UM features the world’s only hurricane simulator able to generate Category 5 hurricane-force winds, a model that will help researchers solve some of the mysteries of storms and impacts of sea-level rise.
The little beachfront house took quite a pounding. Towering swells crashed into its wooden stilts, while brutal winds, some exceeding 130 miles per hour, pummeled its outer walls, shaking the home so violently it looked as if it would topple at any second. But remarkably, it stood firm, at least on this day. Tomorrow, and the next day, it would endure much harsher conditions—spawned not by nature but with the flip of a switch.
Tropical cyclones are a regular weather occurrence inside the University of Miami's new hurricane research facility, the Alfred C. Glassell, Jr. SUSTAIN (SUrge-STructure-Atmosphere INteraction) lab, where scientists can tinker with the controls of a 75-foot-long, 38,000-gallon wind-wave tank to simulate everything from a weak tropical storm to a cyclonic monster complete with 160-mile-per-hour winds, sea spray, and storm surge.
"There's no other facility like it in the world," says Brian Haus, professor of ocean sciences at UM's Rosenstiel School of Marine and Atmospheric Science, where the tank is located.
Haus, who co-wrote the grant proposal that helped UM obtain the federal stimulus money to build the tank, is not exaggerating. SUSTAIN, he explains, is unique because of its ability to generate Category 5 wind speeds (157 miles per hour or higher) over water.
Before SUSTAIN, that had never been done in a lab. A 1,400-horsepower fan, originally designed to ventilate mineshafts, makes it all possible, generating the powerful winds that travel across the seawater pumped into the tank.
By simulating and observing storm conditions in the tank, researchers hope to solve some of the mysteries of tropical cyclones that have puzzled meteorologists and forecasters ever since they started tracking them—such as why some storms intensify at an incredible rate.
The facility could also improve forecasting, says Mark DeMaria, chief of the Miami-based National Hurricane Center's (NHC) Technology and Science Branch.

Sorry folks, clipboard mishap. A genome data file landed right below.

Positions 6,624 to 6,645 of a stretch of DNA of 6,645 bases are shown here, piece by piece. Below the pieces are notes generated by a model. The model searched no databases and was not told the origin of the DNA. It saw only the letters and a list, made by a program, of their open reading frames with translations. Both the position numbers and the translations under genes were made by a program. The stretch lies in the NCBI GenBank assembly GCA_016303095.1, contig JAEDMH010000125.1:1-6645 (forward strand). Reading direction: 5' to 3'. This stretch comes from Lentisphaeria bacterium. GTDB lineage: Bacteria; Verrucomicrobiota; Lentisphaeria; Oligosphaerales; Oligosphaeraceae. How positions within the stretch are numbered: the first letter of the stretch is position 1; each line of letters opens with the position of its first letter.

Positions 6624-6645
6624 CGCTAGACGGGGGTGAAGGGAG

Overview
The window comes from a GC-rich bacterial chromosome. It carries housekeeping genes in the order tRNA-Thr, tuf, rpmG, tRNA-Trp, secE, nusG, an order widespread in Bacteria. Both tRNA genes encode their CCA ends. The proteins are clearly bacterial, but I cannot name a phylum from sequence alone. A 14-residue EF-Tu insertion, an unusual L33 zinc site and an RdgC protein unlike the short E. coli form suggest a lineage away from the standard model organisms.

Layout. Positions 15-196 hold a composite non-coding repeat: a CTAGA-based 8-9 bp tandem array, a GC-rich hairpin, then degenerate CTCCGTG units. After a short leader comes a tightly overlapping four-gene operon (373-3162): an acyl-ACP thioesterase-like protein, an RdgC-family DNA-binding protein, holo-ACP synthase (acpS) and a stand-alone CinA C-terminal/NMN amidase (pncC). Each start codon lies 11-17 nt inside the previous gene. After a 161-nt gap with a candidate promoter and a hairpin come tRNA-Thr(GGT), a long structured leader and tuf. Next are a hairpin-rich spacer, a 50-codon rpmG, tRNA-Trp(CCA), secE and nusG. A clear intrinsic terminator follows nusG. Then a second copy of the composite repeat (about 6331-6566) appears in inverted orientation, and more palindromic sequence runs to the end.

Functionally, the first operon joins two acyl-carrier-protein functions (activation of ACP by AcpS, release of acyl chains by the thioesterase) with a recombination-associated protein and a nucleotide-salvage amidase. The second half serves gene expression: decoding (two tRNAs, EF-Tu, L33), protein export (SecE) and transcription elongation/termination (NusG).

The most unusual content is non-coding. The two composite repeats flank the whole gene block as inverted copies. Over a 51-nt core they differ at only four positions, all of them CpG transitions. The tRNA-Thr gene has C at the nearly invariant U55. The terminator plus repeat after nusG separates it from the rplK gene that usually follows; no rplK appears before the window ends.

"You can only go so far with theory," he says. "What you'd really like to do is get some actual observations. But it's difficult to put sensors in the middle of a major hurricane. The tank provides a way to simulate that process and actually take measurements of the fluxes to refine forecast models."
Because hurricanes often make landfall on shorelines with high-rise buildings, and with more and more of our coastal regions coming under the threat of rising sea levels caused by climate change, SUSTAIN is expected to play a major role in helping engineers and architects to design stronger and safer structures located near water.
Much like the scaled-down beachfront house that was placed in the tank, UM structural engineer Antonio Nanni, who studies how all kinds of structures perform under extreme conditions, has elaborate plans for SUSTAIN—from studying the effect of Category 5 wind speeds and massive storm surge on near-shore high rises, to analyzing what effect prolonged winds and waves have on sea-based oil rigs and bridges over bodies of water.
Nanni, the co-principal investigator of SUSTAIN, will also use his scale-model simulations to validate existing computer modeling.
"We have the ability now to conduct experiments we just couldn't do before," says Nanni, professor and chair of the Department of Civil, Architectural and Environmental Engineering and head of the College of Engineering's Structures and Materials Lab.
Often on the frontlines of hurricane and storm system tracking and warnings, NHC forecasters and scientists stand to benefit most from SUSTAIN's capabilities, using the data it produces to improve forecasting, which in turn will aid emergency management officials issuing hurricane evacuation orders.
Other researchers, some of them from overseas, have expressed interest in using SUSTAIN for testing, says Haus. Once they do, they will experiment with a high-tech wind-wave simulator unlike any other, one with 12 individual wave panels that can create almost any type of ocean environment—from multiple waves, long or short swells, waves that crash into each other, and even run in opposite directions.
"There's a million things we can do with this tank, and the longer we play with it, the more things we discover we can do with it," says Mike Rebozo, a senior technician at the Rosenstiel School who helps maintain the tank.
SUSTAIN is one part of the $45 million Marine Technology and Life Sciences Seawater Complex on the Rosenstiel School campus. The building's Marine Life Science Center is home to a National Institutes of Health-funded Aplysia lab, billed as the only facility in the world that cultures and raises sea hares for scientific research in aging, memory, and learning. Other research is being conducted on coral reefs and species such as toadfish and zebra fish in hopes that such investigations will improve human health.
The Glassell Family Foundation supported the construction of the wind-wave tank portion of the complex, but it was a $15 million stimulus grant from the National Institute of Standards and Technology that got the ball rolling on SUSTAIN, one of only a handful of proposals funded by the agency.
"We picked only the best of the best," said Mary Saunders, NIST associate director for management resources.
- Robert C. Jones Jr. / UM News